So the "big, bad, bug' has finally captured you too, has he? He caught me last year.
Last fall and winter I think I was feeling about like you're feeling now: blue, despondent,
and disgusted with the whole world--like a taut wire, ready to snap upon the least friction.
Doesn't that about sum up the whole pessimistic outlook? Boy! I know how it feels; I
could even sympathize with Schopenhaur, that king of pessimists. But, Lois, the
pessimism of Schopenhaur and his followers didn't rebuild France after the revolution.
How can it expect to rebuild this crumbling world after its revolution?

    The ruling generation admits it has made a great scrambled mess of the world. As
they go down, crushed by an avalanche of their own making they shout to us: "To you
from failing hands we throw the torch--be yours to hold it high." That torch, though, is
very feeble; with one cold Schopenhaurean blast that feeble gleam would be extinguished.
Can we "break faith with those who fell" by breathing upon that sacred torch of
civilization a cold pessimistic vapor?

    Youth, if we are to carry on that important mission assigned us, must fortify
ourselves against that contagious bacteria.

    It is up to us to hold high that torch and to strengthen the flame, rather than blow
it out. If we are to lift the world out of the muddle it is in, we cannot be pessimistic. I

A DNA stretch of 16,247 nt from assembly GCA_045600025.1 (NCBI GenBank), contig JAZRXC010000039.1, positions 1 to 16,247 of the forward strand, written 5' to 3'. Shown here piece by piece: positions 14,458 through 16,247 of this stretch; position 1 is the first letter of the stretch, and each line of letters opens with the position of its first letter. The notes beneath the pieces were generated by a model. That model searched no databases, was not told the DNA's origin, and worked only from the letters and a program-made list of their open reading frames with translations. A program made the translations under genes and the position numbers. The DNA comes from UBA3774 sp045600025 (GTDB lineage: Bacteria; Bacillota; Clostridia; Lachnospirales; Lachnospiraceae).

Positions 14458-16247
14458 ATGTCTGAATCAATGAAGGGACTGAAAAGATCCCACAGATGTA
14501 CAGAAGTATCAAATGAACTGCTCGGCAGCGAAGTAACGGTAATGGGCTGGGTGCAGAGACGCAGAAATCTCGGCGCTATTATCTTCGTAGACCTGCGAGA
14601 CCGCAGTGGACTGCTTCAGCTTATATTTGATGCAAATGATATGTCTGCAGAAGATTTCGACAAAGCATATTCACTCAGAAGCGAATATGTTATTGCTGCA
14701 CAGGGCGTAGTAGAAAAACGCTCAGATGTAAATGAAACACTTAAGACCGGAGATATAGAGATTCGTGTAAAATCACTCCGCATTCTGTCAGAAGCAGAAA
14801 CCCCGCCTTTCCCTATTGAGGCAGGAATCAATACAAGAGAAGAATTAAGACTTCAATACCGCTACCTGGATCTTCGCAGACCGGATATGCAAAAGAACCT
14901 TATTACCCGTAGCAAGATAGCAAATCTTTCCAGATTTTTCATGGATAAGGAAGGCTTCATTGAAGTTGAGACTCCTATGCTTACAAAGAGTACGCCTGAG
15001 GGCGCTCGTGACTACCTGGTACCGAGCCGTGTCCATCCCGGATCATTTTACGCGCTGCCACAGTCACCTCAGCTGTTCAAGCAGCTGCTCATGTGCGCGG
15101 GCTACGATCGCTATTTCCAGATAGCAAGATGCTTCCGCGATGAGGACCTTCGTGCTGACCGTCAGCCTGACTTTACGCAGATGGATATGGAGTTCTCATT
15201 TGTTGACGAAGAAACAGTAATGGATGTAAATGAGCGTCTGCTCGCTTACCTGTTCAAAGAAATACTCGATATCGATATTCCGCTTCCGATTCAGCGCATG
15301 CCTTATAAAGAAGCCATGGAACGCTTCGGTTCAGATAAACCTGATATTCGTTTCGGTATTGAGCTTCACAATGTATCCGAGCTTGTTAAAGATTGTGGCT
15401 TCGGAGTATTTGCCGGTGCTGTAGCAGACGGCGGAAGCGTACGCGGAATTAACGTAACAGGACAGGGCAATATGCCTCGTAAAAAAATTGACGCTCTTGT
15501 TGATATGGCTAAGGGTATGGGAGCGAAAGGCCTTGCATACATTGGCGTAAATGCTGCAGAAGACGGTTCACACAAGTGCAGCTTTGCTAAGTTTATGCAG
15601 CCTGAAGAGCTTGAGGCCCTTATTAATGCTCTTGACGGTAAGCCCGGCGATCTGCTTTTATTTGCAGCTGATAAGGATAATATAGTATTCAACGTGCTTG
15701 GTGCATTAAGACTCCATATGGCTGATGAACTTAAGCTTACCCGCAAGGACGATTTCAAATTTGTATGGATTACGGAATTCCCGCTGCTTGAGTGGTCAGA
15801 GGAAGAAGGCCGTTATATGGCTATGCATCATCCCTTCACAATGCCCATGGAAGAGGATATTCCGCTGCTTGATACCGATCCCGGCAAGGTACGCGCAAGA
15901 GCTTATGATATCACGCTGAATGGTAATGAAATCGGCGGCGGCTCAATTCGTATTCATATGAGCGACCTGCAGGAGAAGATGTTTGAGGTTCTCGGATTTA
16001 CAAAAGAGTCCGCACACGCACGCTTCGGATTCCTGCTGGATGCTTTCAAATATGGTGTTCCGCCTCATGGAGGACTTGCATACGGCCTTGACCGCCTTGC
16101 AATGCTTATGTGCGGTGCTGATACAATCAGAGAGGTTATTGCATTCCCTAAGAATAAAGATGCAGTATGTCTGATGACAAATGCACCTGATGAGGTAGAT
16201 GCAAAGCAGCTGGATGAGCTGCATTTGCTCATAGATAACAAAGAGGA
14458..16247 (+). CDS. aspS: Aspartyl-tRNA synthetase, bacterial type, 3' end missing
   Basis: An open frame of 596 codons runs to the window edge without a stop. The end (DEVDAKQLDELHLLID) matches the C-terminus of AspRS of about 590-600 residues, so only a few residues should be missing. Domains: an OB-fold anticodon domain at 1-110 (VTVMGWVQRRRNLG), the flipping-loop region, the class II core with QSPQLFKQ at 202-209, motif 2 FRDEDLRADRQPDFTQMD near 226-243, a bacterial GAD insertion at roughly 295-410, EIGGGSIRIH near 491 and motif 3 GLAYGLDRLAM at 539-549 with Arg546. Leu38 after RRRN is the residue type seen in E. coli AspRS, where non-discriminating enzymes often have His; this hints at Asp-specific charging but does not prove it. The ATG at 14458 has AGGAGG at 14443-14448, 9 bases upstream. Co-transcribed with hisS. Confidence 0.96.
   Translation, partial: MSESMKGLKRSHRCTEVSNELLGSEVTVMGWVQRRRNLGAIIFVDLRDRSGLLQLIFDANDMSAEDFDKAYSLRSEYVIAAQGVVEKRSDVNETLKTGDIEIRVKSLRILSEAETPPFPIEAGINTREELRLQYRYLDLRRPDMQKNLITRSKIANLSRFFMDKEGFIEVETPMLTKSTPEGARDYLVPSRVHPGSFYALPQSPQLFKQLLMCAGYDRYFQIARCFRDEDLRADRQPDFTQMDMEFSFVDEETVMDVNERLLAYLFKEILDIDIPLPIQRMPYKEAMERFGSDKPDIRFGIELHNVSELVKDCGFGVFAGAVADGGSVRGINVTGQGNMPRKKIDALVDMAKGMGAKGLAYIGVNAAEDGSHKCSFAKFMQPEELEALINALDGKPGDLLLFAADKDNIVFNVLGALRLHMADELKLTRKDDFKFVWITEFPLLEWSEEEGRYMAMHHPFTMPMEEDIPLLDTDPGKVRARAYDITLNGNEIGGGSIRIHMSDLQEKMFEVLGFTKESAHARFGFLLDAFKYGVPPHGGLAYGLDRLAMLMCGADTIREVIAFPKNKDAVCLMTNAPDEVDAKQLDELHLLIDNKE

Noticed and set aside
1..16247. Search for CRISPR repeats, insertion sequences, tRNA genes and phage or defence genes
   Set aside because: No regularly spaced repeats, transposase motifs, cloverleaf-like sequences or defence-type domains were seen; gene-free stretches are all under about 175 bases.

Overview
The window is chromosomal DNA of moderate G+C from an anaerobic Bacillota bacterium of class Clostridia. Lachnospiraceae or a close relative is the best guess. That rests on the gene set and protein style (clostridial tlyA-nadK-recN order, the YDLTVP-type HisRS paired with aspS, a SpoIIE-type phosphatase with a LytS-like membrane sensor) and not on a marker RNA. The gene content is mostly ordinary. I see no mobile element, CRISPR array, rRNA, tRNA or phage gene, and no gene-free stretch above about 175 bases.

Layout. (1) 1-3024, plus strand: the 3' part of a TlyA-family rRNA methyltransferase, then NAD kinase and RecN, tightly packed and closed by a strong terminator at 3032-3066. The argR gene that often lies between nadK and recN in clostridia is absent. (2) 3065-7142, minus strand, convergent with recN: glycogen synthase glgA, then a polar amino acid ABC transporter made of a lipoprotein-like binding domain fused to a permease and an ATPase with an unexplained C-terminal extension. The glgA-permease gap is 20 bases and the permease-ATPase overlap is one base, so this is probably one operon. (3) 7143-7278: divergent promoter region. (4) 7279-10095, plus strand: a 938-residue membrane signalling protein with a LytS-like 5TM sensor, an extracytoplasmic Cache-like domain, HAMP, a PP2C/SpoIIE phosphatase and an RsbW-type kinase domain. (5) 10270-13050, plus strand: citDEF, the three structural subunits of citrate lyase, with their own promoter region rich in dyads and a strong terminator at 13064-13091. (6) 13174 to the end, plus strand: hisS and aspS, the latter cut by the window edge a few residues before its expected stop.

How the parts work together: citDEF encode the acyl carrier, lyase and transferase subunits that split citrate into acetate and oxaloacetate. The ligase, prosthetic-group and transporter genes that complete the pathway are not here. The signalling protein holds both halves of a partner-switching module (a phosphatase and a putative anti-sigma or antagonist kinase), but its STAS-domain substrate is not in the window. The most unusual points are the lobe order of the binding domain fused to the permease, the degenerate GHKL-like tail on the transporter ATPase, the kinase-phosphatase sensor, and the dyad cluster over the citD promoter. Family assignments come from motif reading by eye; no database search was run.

wonder if, after all, pessimism isn't just a result of improper, or incomplete understanding
of conditions in the world?

    Let us see if we can get an understanding of the depression and unemployment that
will erase the sting of pessimism. After all, when we look at this old world as a whole, we
must realize that first of all we are a part of humanity and only secondly are we
individuals. Oh yes, I realize that philosophers have argued for centuries on that point; and
that it doesn't please our egotism to rank ourselves as only an electron in humanity, which
is only an atom in the world. It seems to me that all social workers, in the final analysis,
base their claim to do such work upon this subordination of the individual to society. What
value can we have save in relationship to the rest of our fellow beings? A great epoch has
passed in the history of mankind. We have had, so to speak, an earth-quake in our social
structure and we will never again live in such a world as that we lived in five or ten years
ago. In any such change or revolution someone must suffer. Millions of homes suffered
through unemployment in this latest upheaval. Yours did and mine did; but, Lois, it helped
none to become bitter over it. Bitterness, where it cannot be constructive, merely poisons
the spirit and makes the whole outlook grey, and cruel. (How do I know? Boy! Ah's had
'xperience!) Our hand is of great value when all of the fingers are intact. When it becomes
necessary to remove a finger, the hand may still function; but did you ever see a finger
performing its functions without a hand? It strikes me that is about analogous to humanity
and the individual. Can an individual function without humanity somewhere back of it? If
it could, would the functioning have any value?

    A little more specific, but linked, in a way, with the idea of the subordination of a
part to the whole is the idea of cause and effect--called by some, sequence of actions and
reactions. We can get an understanding of things and actions and situations by tracing
back to their causes. The irritating pranks of two small cousins lost much of their sting for
me this summer after I knew these pranks were a result of a bad case of adnoids in one of
the youngsters and hunger in both! After I understood, I could be tolerant. That is always